Calculate a charge distribution given an electric potential.

  • #1

Homework Statement


Find the distribution of charge giving rise to an electric field whose potential is $$\Phi (x,y) = 2~tan^{-1}(\frac{1+x}{y}) + 2~tan^{-1}(\frac{1-x}{y})$$where x and y are Cartesian coordinates. Such a distribution is called a two-dimensional one since it does not depend on the third coordinate z.[/B]


Homework Equations


Poisson's equation: $$\nabla^2 \Phi = -4 \pi \rho$$[/B]


The Attempt at a Solution


The first thing I noted while attempting to solve this problem is that there is a singularity when x = ±1 and y = 0. Either way, I wanted to compute the laplacian of the electric potential to see what it would result in and it reduced to zero. I thought I had made an algebraic mistake and put it in Mathematica, again reducing to zero. Then I actually took my original thought and tried to work out a solution to avoid the singularities using the Dirac delta function, the only problem is that I don't know how I could operate the Dirac delta function. Is is possible to work out the following equation? $$ \Phi (x,y) \delta(x) \delta(y) = \Phi (0,0) \delta(x) \delta(y) \\ \nabla^2 \Phi (x,y) \delta(x) \delta(y) = \nabla^2 \Phi(0,0) \delta (x) \delta(y) $$ Although I don't think my steps will lead to something useful.
 

Answers and Replies

  • #2
The first thing I noted while attempting to solve this problem is that there is a singularity when x = ±1 and y = 0.
The potential does not have a singularity at these points, it is finite valued.
Either way, I wanted to compute the laplacian of the electric potential to see what it would result in and it reduced to zero.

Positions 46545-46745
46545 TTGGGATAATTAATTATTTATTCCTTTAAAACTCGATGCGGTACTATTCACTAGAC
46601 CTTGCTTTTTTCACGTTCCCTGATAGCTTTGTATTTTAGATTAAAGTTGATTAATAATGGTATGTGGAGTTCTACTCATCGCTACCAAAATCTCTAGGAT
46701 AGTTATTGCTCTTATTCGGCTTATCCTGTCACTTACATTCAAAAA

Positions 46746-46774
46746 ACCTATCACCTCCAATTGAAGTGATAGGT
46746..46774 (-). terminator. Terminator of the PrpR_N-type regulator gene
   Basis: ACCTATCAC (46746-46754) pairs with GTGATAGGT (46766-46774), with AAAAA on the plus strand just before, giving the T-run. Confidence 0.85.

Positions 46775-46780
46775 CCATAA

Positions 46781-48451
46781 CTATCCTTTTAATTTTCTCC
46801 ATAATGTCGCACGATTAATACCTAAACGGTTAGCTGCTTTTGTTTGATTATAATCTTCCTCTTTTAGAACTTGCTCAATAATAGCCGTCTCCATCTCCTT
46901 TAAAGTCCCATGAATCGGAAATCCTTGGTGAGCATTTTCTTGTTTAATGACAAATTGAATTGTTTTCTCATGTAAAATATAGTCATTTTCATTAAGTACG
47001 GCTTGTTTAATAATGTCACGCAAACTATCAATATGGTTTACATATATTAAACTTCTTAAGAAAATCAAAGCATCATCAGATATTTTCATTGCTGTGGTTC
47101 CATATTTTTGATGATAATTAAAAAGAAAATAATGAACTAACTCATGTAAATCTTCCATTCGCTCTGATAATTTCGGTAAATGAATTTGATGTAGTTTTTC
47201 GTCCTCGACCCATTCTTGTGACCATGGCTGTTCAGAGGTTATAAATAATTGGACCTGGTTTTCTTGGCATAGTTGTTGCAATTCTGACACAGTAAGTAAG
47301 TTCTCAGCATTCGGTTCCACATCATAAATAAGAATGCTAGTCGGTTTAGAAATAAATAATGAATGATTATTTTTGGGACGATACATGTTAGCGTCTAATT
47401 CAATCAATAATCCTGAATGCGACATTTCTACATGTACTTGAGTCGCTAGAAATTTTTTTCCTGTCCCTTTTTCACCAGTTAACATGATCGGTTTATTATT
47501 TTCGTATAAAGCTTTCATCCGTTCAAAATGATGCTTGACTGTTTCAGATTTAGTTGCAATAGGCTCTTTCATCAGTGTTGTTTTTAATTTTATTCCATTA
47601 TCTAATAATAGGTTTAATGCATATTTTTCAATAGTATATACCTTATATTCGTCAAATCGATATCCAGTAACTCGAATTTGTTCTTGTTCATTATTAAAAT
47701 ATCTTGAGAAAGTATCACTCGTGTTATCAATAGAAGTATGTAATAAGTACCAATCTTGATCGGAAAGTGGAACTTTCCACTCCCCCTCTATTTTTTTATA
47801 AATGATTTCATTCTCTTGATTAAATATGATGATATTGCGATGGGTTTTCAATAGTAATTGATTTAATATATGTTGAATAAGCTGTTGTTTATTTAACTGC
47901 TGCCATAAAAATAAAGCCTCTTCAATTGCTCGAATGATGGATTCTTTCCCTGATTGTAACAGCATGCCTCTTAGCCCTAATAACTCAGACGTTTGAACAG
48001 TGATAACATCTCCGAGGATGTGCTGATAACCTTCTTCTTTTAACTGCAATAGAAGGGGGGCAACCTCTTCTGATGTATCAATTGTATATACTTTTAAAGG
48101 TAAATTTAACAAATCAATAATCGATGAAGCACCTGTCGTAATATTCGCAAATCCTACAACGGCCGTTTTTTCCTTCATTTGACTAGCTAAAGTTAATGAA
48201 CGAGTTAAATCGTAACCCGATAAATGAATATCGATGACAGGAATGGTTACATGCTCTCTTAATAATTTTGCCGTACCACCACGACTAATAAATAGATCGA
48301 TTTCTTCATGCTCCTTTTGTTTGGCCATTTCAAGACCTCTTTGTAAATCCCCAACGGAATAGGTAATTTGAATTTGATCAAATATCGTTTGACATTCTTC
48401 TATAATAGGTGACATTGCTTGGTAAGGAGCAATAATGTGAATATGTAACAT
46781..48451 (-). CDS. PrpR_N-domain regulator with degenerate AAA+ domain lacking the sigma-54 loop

Then the charge distribution must be zero. The reason the potential is not zero or some other constant is likely due to some imposed boundary conditions.
 
  • #3
I suppose you could also find the the charge distributions on the bounding surfaces by relating the first derivative of the potential to the surface charge density on a bounding plane at ##y=0## and ##x=\pm1##. The surface charge density can then be related to the volume charge density using a delta function.
 
  • #4
Orodruin
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Then the charge distribution must be zero. The reason the potential is not zero or some other constant is likely due to some imposed boundary conditions.

This is not correct. The potential may not approach infinity, but it does have a discontinuity over the entire segment ##-1 < x < 1## at ##y = 0##. The appropriate way of going about this is to note that this discontinuity generally will lead to ##\partial_y V = A(x) \delta(y) + f(x,y)##, where ##f(x,y)## is the continuous function you would get by naively performing the differentiation. Not to give too much away, I will leave it at that for the OP.
 
  • #5
The appropriate way of going about this is to note that this discontinuity generally will lead to ##\partial_y V = A(x) \delta(y) + f(x,y),## where ##f(x,y)## is the continuous function you would get by naively performing the differentiation. Not to give too much away, I will leave it at that for the OP.
I understand I would need the Dirac delta function, what I don't quite understand is your solution method. What would ##A(x)## represent? Also, as I have mentioned before, what you name ## f(x,y) ## is actually zero once I calculate the laplacian, so I will be left with just the expresion ## \partial_y V = A(x) \delta(y) ,## which, if I understand correctly, is the first partial derivative with respect to ##y##.
 
  • #6
Orodruin
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##A(x)## would generally be a function of ##x## to be determined by looking at the size of the discontinuity of the potential. ##f## would not be zero, it represents the y-component of the field (this is the first derivative wrt y, not ##\nabla^2V##). You will need to differentiate one more time to compute ##\partial_y^2 V##.
 

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